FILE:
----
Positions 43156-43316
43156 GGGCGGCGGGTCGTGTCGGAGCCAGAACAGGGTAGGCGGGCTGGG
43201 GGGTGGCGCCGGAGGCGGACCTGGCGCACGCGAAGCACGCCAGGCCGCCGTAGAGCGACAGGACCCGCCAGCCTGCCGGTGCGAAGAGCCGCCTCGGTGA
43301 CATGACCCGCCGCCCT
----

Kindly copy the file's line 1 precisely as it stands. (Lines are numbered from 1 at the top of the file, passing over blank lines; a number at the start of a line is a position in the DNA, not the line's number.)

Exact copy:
Positions 43156-43316